On a Saturday morning in Mason City, city officials give a group tour of eight homes once flooded in 2008, in the hopes that someone will come to buy one. and move it out of the floodplain.
It can cost thousands of dollars to pay a contractor to move a two-story, historic house, and turnout is minimal. But a handful of former residents show up to walk through their homes one last time.
“We always had the vines on the house, in the fall they’d turn beautiful colors,” said Sandy Paulsen, as she walked through her former home—a two-story, Tudor Revival built in 1936. “And the sun was just right, and I just lost it.”
There are a number of pre-war homes in the East Park neighborhood, which sits next to a curve in the Winnebago River. Paulsen and her husband raised three children here, in the 80’s and early 90’s. Her family relocated before the flood of 2008.
“It came over the dike… we had friends that lived over on Maryland (Avenue), they saw it coming,” Paulsen said. “They barely got out. It was up to their living room window halfway.”
After the flood, some East Park residents repaired their homes and moved back in. But in late 2009, the city secured money to implement a voluntary buyout of homes in the floodplain. It took another 4 years and $16.2 million for the city to purchase 170 homes. It was the 2nd largest buyout in the state, after Cedar Rapids.
“They pretty much had to take the buyout,” said Curt Sauve, who lives in East Park, but outside of the floodplain. Since the buyouts, he’s watched many of his neighbors move away.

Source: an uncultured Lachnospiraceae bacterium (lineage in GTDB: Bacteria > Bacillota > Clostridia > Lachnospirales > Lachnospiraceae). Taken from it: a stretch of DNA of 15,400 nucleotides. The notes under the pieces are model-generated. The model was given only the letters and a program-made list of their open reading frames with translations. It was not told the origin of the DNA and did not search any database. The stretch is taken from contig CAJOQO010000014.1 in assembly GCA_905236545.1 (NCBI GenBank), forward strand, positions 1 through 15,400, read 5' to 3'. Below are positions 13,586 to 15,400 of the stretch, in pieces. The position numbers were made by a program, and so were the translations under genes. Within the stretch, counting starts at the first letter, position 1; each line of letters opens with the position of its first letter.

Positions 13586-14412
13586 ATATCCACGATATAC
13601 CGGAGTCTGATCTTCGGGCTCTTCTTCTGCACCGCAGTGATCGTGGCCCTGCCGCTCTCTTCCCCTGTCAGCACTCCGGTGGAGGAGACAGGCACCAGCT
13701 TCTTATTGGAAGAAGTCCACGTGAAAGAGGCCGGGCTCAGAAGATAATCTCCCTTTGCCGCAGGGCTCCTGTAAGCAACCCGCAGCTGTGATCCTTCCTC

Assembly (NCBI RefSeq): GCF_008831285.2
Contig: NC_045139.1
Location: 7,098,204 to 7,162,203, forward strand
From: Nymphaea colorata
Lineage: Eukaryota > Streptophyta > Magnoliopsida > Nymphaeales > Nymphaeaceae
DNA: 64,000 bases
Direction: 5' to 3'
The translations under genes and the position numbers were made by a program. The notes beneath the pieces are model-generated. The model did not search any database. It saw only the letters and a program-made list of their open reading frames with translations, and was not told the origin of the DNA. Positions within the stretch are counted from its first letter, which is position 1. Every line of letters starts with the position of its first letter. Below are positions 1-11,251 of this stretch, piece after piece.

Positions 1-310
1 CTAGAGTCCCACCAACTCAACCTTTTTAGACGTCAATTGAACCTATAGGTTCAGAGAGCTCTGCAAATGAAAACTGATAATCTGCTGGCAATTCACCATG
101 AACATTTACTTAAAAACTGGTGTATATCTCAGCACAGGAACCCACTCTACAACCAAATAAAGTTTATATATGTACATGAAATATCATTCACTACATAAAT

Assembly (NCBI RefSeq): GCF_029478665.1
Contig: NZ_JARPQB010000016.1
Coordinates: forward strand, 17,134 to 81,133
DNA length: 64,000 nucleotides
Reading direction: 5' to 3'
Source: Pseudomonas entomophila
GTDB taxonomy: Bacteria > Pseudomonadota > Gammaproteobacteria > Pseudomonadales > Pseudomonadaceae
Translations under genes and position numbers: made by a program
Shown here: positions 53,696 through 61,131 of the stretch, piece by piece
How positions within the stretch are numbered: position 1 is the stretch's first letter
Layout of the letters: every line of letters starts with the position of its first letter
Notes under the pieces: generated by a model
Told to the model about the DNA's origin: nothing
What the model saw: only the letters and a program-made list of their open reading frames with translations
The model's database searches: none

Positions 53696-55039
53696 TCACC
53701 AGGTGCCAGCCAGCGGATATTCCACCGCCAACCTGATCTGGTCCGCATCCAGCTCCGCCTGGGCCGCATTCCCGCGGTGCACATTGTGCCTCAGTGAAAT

“If they had a flood, they were pretty much on their own. They weren’t going to get more help from FEMA, from what I understand.”
The final eight houses from the Mason City buyout will be up for auction next week, with the condition that buyers pay to move it off the property by September. The city tried to sell about a dozen homes earlier this year, but found only two buyers.
But planning and zoning manager Tricia Sandahl isn’t swayed.
“That neighborhood is representative of the point in Mason City’s history where we had the highest population, and the community was at its economic peak,” Sandahl said. “We’ve taken out about 28 houses. It’s gutted that historic neighborhood.”
What doesn’t sell will be demolished, and the lots returned to green space. Habitat for Humanity volunteer Kurt Kruggel helps salvage building materials from the homes before the bulldozers arrive.
“We got a lot of good furnaces, air conditioners, also, some of the houses, depending on age, had really neat architectural stuff. Unusual doors, windows, trim, that is no longer made.”
Kruggel says one of his favorite homes in town was lost.
“It looked like it popped out of a story book. It’s sad. It’s sad to see a big chunk of the city reduced to rubble,” Kruggel said.
And as the rubble is returned to green space, residents hope future floods won’t take the same toll.